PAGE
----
How does Christus Victor atonement square with Isaiah 53:10, which seems to teach that it was God who punished Jesus?
This is a really great question, so I want to be careful about how I answer it. Let’s look at the first part of the verse, which is really what this question is concerned with. Many Christians take the phrase in verse 10a, “But the Lord was pleased to crush Him, putting Him to grief,” as referring to God crushing (punishing) Jesus on the cross.
Now, Isaiah 53 is one of four poems1 concerning the Suffering Servant. While this poem has often been cited as containing messianic prophecies (prophecies about the Messiah, Jesus), it would probably be helpful to take some time to properly understand Hebrew prophecy before we go using a passage like this as a proof text.
For starters, what we tend to think of as prophecy today is not what ancient Israelites thought of as prophecy. Our concept of prophecy essentially boils down to fortunetelling and forecasting. We’ve adopted the Hollywood idea of prophecy as somebody predicting something that will happen in the future. However, when it comes to the Bible, prophecy is a much richer concept than that. For starters, very little of prophesy found in the Bible is concerned with the future. What’s more, “less than 2 percent of Old Testament prophecy is messianic.”2 You see, prophecy is primarily about dealing with issues here and now. Sure there is a future-element to some of it, but only insofar as it has relevance to the prophet’s contemporaries. Because of this, Old Testament prophets were a lot less like Miss Cleo or Edgar Cayce and a lot more like Martin Luther King, Jr. with his “I have a dream” speech.
On top of this, we should be aware that many3 of the messianic prophecies found in the Old Testament are examples of typology. Typological prophecies are not one-to-one predictions; rather, they are times when we see a later “fulfillment” (like Jesus) falling into the same “type” as an earlier event (like Isaiah’s suffering servant).4 So, for example, the Gospel writer Matthew says that Joseph and Mary fleeing to Egypt with baby Jesus and then returning to Israel was in fulfillment of Hosea 11:1, “Out of Egypt I called My son” (Mt 2:14-15). But if you go back and read Hosea 11:1 in its original context, it has nothing to do with the coming Messiah; rather, Hosea is talking about Israel’s exodus from Egypt. So the proper understanding is that Jesus’ coming back from Egypt to the land of Israel fits well within the same “type” as the Israelite Exodus. Matthew (and other New Testament writers) is not saying, “that predicted this,” but simply “this fulfills that.”
With regard to Isaiah 53, while the New Testament certainly sees Jesus as fulfilling this passage (Acts 8:32-35; cf. Mt 8:17; 1 Peter 2:24),5 the majority of Old Testament Christian scholars (and pretty much all modern Hebrew scholars) agree that in its original context the Suffering Servant refers not to Jesus, but to Israel.6 Certainly, Jesus is the quintessential suffering servant and, therefore, rightly fulfills this prophetic writing. However, bearing all of this in mind, we can now appreciate how Isaiah 53:10 is not a direct prediction of Jesus’ atoning death, but simply a strong example of the sort of thing that the crucifixion would later embody. On this alone, we should be careful not to use this passage as a way of proving a Penal Substitutionary doctrine. It just stretches the nature of prophecy a bit far to insist that if Jesus fulfills an Old Testament passage then every detail of that passage must directly apply to Jesus.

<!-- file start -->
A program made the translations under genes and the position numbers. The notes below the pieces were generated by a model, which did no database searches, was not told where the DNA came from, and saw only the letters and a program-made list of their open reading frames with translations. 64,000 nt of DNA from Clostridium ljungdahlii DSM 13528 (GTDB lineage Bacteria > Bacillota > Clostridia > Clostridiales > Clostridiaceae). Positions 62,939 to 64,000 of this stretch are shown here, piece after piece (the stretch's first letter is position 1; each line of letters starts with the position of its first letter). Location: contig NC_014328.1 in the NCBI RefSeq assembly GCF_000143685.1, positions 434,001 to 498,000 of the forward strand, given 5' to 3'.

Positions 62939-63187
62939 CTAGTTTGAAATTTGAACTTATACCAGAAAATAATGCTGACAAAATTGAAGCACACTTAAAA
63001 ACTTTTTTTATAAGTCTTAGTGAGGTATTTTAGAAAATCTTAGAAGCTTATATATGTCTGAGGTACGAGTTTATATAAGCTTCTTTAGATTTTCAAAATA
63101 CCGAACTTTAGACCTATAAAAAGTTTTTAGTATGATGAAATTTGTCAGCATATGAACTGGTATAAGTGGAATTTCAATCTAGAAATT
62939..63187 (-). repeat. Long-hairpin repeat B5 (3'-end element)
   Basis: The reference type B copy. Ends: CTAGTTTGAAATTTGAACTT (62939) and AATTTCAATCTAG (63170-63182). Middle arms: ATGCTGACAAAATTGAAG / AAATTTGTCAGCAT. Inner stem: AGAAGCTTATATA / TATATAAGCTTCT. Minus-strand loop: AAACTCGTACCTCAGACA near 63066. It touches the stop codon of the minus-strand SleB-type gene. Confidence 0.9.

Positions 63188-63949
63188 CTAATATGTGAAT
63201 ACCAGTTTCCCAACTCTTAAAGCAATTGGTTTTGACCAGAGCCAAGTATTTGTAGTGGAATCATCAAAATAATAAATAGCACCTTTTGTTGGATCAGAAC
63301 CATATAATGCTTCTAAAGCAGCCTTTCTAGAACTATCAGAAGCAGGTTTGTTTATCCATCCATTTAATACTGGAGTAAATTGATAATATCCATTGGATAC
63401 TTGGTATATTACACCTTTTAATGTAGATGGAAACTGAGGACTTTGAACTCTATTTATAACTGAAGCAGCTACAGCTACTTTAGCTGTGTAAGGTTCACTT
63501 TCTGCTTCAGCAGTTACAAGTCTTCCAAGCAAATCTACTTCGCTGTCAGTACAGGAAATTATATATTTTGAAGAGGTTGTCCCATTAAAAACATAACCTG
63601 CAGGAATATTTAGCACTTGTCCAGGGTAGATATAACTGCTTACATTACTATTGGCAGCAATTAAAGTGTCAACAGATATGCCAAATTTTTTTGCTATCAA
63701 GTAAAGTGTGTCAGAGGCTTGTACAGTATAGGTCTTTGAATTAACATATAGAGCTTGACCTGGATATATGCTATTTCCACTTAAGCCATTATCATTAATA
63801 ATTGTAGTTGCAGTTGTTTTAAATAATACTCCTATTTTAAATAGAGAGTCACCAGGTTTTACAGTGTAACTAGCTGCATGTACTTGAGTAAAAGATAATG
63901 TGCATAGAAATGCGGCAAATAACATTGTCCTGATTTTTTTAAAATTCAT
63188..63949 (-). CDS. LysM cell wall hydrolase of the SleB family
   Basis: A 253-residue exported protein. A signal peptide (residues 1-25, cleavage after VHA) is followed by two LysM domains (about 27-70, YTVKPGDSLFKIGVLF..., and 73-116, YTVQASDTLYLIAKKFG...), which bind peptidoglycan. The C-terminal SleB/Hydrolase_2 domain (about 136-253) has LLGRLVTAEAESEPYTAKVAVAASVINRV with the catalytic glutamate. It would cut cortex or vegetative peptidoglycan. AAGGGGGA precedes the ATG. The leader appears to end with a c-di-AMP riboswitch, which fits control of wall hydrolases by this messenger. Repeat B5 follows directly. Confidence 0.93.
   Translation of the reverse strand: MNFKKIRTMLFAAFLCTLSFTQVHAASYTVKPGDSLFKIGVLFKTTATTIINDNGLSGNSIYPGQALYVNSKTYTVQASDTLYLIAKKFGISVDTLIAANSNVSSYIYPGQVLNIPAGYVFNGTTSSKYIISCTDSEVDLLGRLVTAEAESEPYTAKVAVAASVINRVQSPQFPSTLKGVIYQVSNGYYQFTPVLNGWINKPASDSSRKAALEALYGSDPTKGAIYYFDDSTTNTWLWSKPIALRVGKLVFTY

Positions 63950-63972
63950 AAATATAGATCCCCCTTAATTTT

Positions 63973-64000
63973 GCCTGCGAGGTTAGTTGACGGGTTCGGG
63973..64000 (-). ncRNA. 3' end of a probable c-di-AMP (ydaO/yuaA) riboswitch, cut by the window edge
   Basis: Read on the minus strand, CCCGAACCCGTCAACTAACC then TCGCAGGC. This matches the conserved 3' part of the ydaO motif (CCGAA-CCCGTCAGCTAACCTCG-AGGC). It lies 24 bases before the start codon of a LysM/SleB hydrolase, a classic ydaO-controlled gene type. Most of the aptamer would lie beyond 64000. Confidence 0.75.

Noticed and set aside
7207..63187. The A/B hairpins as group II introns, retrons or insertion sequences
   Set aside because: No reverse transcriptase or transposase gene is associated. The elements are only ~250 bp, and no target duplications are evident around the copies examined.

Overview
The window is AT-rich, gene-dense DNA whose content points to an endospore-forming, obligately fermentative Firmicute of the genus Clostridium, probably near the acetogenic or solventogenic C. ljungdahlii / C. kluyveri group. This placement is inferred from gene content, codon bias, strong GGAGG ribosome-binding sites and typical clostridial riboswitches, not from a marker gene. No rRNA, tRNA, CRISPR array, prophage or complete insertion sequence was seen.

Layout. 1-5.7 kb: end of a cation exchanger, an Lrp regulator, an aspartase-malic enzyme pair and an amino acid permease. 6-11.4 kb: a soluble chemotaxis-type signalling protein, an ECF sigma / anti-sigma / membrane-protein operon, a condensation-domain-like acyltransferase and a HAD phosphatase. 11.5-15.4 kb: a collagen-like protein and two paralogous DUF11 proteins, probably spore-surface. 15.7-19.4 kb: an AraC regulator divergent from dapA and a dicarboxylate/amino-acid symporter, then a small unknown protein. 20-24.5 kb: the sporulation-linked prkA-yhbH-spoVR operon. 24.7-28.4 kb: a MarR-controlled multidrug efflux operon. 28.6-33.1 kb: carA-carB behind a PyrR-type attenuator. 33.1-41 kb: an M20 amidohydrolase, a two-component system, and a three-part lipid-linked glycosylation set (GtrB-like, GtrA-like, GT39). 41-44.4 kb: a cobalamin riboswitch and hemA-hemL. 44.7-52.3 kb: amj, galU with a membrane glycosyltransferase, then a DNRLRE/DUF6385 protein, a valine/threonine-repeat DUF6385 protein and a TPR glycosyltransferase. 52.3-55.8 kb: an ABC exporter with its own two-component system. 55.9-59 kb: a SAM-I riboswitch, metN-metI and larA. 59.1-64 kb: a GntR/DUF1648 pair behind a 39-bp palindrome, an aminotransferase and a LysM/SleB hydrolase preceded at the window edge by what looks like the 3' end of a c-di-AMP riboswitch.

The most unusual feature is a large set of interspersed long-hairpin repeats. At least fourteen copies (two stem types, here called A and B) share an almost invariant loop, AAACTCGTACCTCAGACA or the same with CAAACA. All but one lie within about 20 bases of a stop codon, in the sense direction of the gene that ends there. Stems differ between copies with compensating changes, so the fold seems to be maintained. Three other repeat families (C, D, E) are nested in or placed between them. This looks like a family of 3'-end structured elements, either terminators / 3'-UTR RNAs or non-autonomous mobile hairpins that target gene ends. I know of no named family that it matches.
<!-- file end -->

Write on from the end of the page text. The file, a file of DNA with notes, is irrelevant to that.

As an extra note, the verb “crushed” here in Isaiah 53:10 is the Hebrew dākāʾ and is only ever used in the context of poetry, which as we all know is the realm of metaphor and hyperbole. So, while not definitive, we should be careful not to strip it of its poetic nuance for the sake of enforcing a theological system.
Last of all, Old Testament writers clearly had no problem seeing God as permitting (or even performing) acts of violence.7 While I hope to one day get around to fleshing out how I reconcile the often violent God of the Old Testament with the altogether loving God of the New Testament, for now I will simply say that Jesus presents us with the clearest understanding of who God is and what He is like (Jn 1:18; Heb 1:3). And if Jesus was all about non-violence, then God must be too!
1: Isa 42; 49; 50; and 53
2: Fee and Stuart, How to Read the Bible for All Its Worth, 182.
4: As Thomas R. Schreiner has said, “Some are hesitant to embrace typology, but such an approach is fundamental to biblical theology, for it is a category employed by the biblical writers themselves … Typology acknowledges a divine pattern and purpose in history” (Schreiner, “Preaching and Biblical Theology,” 9Marks Journal, 23-24).
5: I think it worth noting, however, that in Acts 8 when the Ethiopian eunuch asks Philip, “of whom does the prophet say this?” Philip does not simply reply, “Jesus.” Rather, he merely begins with the passage in order to preach Jesus (v 35).
6: To be fair, throughout history a wide cast of names have been suggested as the identity of Isaiah’s suffering servant, ranging from the Messiah to Moses to Isaiah himself.
7: For example, Gen 6-7; Exod 21:15, 17; Lev 20:9; Num 31:17-18; Deut 7:1-2, 23-24; 20:16-20; 1 Sam 15:2-3; Hos 13:16.